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Hairdresser’s scissors with varicolored strands of hair, close u

I have always been what you would call “safe” with my hair. I had an awful mushroom cut as a child that left me afraid to ever cut it. Throughout the rest of my childhood I stuck with long hair until my teens when I got the idea to get a cute bob. I left the salon feeling fantastic – until my boyfriend at the time told me it looked horrible – and my heart sank.

Since then, I’ve had a few unfortunate hair mistakes that I personally hated – the time I bleached my hair and it turned orange, the time the salon took me blond and I of course, went orange, or the time I got bangs, recommended to me by a stylist even after I told her I really didn’t think they’d be right – and so I’ve always been a bit shy with change. So my hair remained boring, which I never felt was a true expression of me.

A few years ago though, after finding the right salon and getting properly educated about MY hair, I was able to really feel comfortable to experiment again.

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Over 2 years I gradually went blonde which I LOVED! Then I got bored with it and decided to go completely different and try a bright colour, which I had never done before. Again I LOVED it.

One of the things I’ve always wanted to do was a partial shave. So I took it dark and then marked out how far I wanted to take it. This would be my most difficult cut yet but I tell you, it was liberating and again, I LOVE it!

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What I have learned from my recent hair experimentation:

I don’t need anyone’s approval

That time when my boyfriend hated my hair and I felt like my life was ruined? Well I’ve grown up and my skin has thickened! I no longer feel like I need approval from anyone. You don’t like it? Thanks for your opinion but I still love it. You would never do that to your own hair? Well I’m sure there’s lots of things I wouldn’t consider doing either. While it’s nice to hear complements, and I’ve also had so many of those which does feel awesome btw, I definitely don’t need them to feel good about myself or my choices.

People don’t stare as much as I thought

I think this says a lot about how times have changed. I grew up where if you did anything out of the ordinary, you got the eyes and stares from most who walked by. I spoke to a friend about this recently – she not only has “non-typical” hair, she is covered in tattoos and piercings. I asked her flat out if people stared. She said not anymore. That there was a time when she would get a lot of random comments and when she walked in a room, she could feel all eyes on her – but this attitude has taken a large shift.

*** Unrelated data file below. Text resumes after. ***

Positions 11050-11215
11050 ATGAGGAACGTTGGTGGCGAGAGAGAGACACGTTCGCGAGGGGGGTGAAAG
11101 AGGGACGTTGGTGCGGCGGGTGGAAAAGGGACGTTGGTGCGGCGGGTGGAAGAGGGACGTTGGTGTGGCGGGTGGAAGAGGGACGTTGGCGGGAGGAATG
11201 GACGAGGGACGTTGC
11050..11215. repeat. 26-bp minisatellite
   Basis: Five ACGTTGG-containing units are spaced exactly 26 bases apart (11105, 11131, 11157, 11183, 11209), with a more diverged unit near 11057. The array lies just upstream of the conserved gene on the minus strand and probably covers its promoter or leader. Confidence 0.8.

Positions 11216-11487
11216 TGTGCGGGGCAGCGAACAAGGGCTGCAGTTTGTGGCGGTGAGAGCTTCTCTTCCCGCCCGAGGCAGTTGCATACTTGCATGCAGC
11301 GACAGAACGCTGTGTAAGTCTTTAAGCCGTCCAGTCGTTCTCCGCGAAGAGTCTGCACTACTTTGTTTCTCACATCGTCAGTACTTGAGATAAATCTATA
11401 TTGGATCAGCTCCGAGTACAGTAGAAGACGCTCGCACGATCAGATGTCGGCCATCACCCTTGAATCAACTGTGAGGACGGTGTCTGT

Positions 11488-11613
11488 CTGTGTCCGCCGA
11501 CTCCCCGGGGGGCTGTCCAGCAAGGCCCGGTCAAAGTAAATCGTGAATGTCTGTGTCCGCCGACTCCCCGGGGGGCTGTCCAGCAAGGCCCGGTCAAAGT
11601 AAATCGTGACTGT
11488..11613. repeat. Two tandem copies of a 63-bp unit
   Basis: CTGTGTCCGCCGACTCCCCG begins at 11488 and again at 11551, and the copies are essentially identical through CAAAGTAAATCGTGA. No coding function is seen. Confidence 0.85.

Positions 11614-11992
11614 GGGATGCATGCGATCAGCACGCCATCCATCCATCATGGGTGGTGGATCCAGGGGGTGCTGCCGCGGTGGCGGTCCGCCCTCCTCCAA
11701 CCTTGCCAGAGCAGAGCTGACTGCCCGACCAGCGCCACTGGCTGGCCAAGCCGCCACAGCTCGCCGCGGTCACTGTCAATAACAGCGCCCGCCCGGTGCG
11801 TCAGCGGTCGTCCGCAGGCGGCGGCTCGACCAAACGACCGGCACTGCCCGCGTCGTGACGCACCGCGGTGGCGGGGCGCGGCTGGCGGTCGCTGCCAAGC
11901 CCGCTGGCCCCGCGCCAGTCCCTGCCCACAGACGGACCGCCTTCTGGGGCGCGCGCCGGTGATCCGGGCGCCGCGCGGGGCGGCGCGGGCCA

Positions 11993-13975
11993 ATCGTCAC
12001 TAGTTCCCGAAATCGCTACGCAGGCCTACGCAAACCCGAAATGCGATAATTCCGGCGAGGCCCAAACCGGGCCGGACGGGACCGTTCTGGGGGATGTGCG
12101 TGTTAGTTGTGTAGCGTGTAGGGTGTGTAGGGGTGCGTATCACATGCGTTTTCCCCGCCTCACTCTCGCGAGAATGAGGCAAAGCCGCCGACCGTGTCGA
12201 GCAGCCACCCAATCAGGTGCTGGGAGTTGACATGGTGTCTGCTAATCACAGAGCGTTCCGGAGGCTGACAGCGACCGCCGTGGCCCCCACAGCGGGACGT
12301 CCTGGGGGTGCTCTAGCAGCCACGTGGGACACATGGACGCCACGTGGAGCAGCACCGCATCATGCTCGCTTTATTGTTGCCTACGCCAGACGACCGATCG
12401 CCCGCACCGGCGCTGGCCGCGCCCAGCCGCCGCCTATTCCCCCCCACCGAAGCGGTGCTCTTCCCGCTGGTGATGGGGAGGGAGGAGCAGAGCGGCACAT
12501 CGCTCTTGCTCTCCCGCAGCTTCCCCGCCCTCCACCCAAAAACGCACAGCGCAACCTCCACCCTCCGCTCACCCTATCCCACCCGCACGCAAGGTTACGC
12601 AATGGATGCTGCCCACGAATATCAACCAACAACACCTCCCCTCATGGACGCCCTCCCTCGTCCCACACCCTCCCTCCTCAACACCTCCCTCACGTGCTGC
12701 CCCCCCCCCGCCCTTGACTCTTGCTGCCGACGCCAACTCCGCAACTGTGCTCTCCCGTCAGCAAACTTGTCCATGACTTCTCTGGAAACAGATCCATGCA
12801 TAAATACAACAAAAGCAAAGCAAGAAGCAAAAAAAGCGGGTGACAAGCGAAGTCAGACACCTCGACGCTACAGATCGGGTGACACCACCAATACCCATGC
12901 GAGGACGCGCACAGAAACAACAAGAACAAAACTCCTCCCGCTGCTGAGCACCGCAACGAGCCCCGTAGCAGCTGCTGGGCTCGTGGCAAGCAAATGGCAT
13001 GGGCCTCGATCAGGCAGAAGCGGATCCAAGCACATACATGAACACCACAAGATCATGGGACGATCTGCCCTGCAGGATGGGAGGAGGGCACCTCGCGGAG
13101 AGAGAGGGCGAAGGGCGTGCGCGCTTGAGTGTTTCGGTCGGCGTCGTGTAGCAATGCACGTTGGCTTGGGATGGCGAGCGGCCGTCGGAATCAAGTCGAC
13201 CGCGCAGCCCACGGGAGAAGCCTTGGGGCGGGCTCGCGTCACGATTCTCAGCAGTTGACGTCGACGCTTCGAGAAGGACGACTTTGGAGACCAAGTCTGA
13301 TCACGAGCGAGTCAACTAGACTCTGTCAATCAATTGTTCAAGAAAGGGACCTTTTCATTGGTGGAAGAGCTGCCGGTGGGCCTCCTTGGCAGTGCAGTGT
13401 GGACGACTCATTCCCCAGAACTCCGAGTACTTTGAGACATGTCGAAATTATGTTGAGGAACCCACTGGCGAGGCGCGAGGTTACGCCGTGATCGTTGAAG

I notice it at my kids school. I thought maybe there would be some looks from other parents, especially with the purple, but nothing. Although, had there been any looks, I may not have noticed because I was too busy looking fabulous. 😉

My kids are brutally honest

After my shave, my son walked in and yelled out “Oh My Gosh! Was that an accident?” After he got over the initial shock, he then told me I was not “cool enough” to have this hair. LOL! It didn’t phase me though. This is the same kid who once asked why my muscles were on the bottom of my arm.

Saying that, this gave me some insight in to my son and my need to expose him further to the idea that self-expression is a fabulous and normal thing. We’re working on it.

My husband doesn’t care

I say this in a good way – my hair, or anything else on the outside, does not change my husband’s view of me one bit. This is why I married the guy! He loves me for what’s inside and he finds me beautiful even on my worst days. Through my horrible haircuts, outfit choices and other failed experiments, he has always been my number 1 fan and I love him so much for it.

I am so fortunate!

Ok, so it didn’t take a hairstyle to make me see this – but it has definitely added another coin in the proof jar. I’m sitting here today writing a post about my hair – that’s what I have on my mind today. And one of the things I have worried about in the past. My hair. How silly right? A lot of people in this world have so much huge stuff going on – and yet here I am able to spend time wondering what I will do with my hair next – because I have the freedom to do that.

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Jenn Perry

The author Jenn Perry

Entrepreneur, Child-Wrangler and Domestic-Goddess-Wannabe, Jenn is a married, mother of two. She is also the founder of That's So Social and Editor in Chief of Travel Mavens. Likes: travel, eggs benedict, yoga pants, dogs, and Netflix.